If one word was to sum up my experience of watching Catching Fire, it would have to be 'dull.' It's filled with very slow, long, tedious exercises in plot development. I didn't love the book, but the action was much more exciting on paper than on film. There were a few things I really liked about the movie. The costumes throughout the film are astonishingly beautiful, and the performances by Donald Sutherland and Elizabeth Banks were both highlights for me. But whenever the film gained a bit of excitement and momentum, it was taken down a peg by unconvincing scenes of romance and urgency.
Katniss (Jennifer Lawrence) had won The Hunger Games with Peeta (Josh Hutcherson). They must continue their fake-romantic relationship for the public, to convince them that their choice in the last movie was an act of love, and not an act of defiance towards the Capitol. President Snow (Donald Sutherland) knows very well that Katniss represents hope to the people, and may cause an uprising. In order to take her down and restore order to his disgruntled subjects, Snow devises a scheme that may very well destroy Katniss and her world.
A lot of people love this movie, yet it left me feeling utterly bored and restless. Here's why. Lawrence has no chemistry with either Hutcherson or Henderson, so the romance just fails completely. The special effects are at best underwhelming, which took me out of the moment a few times. They stayed faithful to the novel, which subsequently made the early plot-development (first hour of the film) a tragic mess of slow melodrama and unconvincing urgencies. When the Quarter Quell finally got under way, I was even underwhelmed by that. It made me realize how little action takes place in the book. This is a franchise that is marketed mostly towards teenagers, and it's not hard to see why. It's mind-numbingly simple and cheesy to the core. The amazing thing is, people just don't care. Whatever flaws there are with the movie, its all about the overall experience. I'm happy that they're happy, but it just couldn't capture excitement within me. Now... let's talk about some positives, shall we?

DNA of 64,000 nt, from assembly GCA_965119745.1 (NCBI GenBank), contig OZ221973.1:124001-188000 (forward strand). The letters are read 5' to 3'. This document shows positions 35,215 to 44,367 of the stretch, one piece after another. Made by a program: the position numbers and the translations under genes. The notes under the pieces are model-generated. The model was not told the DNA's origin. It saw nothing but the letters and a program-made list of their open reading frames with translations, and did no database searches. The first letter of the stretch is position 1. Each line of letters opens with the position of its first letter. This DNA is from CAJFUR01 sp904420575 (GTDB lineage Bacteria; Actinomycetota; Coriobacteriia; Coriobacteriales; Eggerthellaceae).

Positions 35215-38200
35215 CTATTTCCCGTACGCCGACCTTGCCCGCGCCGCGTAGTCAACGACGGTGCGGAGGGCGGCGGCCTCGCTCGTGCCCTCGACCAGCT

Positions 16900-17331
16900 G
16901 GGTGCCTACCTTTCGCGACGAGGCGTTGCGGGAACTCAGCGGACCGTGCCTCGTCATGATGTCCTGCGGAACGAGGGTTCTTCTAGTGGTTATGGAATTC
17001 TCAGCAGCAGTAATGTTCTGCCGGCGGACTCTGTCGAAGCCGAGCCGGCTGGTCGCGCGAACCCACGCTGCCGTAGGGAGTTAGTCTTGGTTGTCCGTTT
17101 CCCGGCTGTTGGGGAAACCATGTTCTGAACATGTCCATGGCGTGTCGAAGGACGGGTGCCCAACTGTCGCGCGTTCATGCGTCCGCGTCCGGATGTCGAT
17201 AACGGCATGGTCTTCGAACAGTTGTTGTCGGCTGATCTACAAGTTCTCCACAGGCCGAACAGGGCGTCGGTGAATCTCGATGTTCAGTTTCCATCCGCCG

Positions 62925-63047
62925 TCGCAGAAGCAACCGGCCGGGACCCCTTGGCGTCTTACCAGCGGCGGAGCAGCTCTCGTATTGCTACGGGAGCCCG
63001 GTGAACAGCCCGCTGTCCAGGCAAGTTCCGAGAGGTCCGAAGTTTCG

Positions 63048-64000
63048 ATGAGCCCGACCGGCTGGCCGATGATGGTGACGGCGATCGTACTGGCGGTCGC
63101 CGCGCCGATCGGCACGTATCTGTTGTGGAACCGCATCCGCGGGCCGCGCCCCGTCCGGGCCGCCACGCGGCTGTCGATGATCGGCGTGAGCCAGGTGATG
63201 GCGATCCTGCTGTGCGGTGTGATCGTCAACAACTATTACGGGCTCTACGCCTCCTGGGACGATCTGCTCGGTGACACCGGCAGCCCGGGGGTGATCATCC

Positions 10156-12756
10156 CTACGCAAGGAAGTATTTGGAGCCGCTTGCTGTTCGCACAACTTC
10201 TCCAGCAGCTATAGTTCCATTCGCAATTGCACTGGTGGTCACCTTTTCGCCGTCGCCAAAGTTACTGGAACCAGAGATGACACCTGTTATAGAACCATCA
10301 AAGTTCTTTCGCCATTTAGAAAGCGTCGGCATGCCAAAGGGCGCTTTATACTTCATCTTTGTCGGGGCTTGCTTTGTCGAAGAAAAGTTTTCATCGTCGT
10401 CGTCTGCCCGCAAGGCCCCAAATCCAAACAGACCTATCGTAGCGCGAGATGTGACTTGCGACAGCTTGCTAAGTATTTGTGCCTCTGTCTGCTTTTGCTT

The highlight of the film for me, was by far Effie Trinkett's butterfly dress. It immediately caught my eye. It's so meticulously detailed, with smaller butterflies on her fore-arms and in her hair. I'm not sure if it's an original creation for the film, but it's still one of the greatest costumes I've ever seen in a movie. I know, I know, this movie is about uprisals and action and romance and drama... but man, when a dress astounds you more than all that, you know you've found something special.
I also loved the designs for the flaming dress and suit on the chariot! This movie had me feeling numb to the core with boredom, but when that dress burst into flame and showed awesome little patterns, I immediately became interested again. Credit to Suzanne Collins for writing these awesome designs, and credit to the costume designers that brought them to life.
Props to Stanley Tucci for providing much of the comedy in the film. He plays the over-eccentric, terribly styled Hunger Games host, Caesar Flickerman. I enjoyed his performance very much, as well as the performances of Sam Claflin, Jena Malone, and the wonderful Elizabeth Banks. I'm warming to Woody Harrelson as Haymitch, who I initially didn't think was right for the part. I'm starting to see it now, with his perfect comedic timing. Most of the supporting cast really were phenomenal (the ones with experience anyway). What this movie needed were three astounding lead actors with truly convincing relationships. While Lawrence is one of the best actresses today, there's not much she can do with two 'one-expression' actors.
I didn't hate this movie at all. It's just really, reaaaaally boring. I'm not one that usually points out costume designs, but not much was happening on screen, so they just caught my eye and became the most memorable aspect of the film. I would like to end this review with a suggestion. What The Hunger Games needs is a powerful score to uplift the moments on screen. It needs the extra boost to the action, it needs the extra boost to the emotion, and it needs the extra boost to make it more memorable. In many cases, musical scores can be the heart and soul of the film (just look at the Lord of the Rings). That's what The Hunger Games is missing, a good score to make it great. Oh well, but look at Katniss's dress. So pretty!
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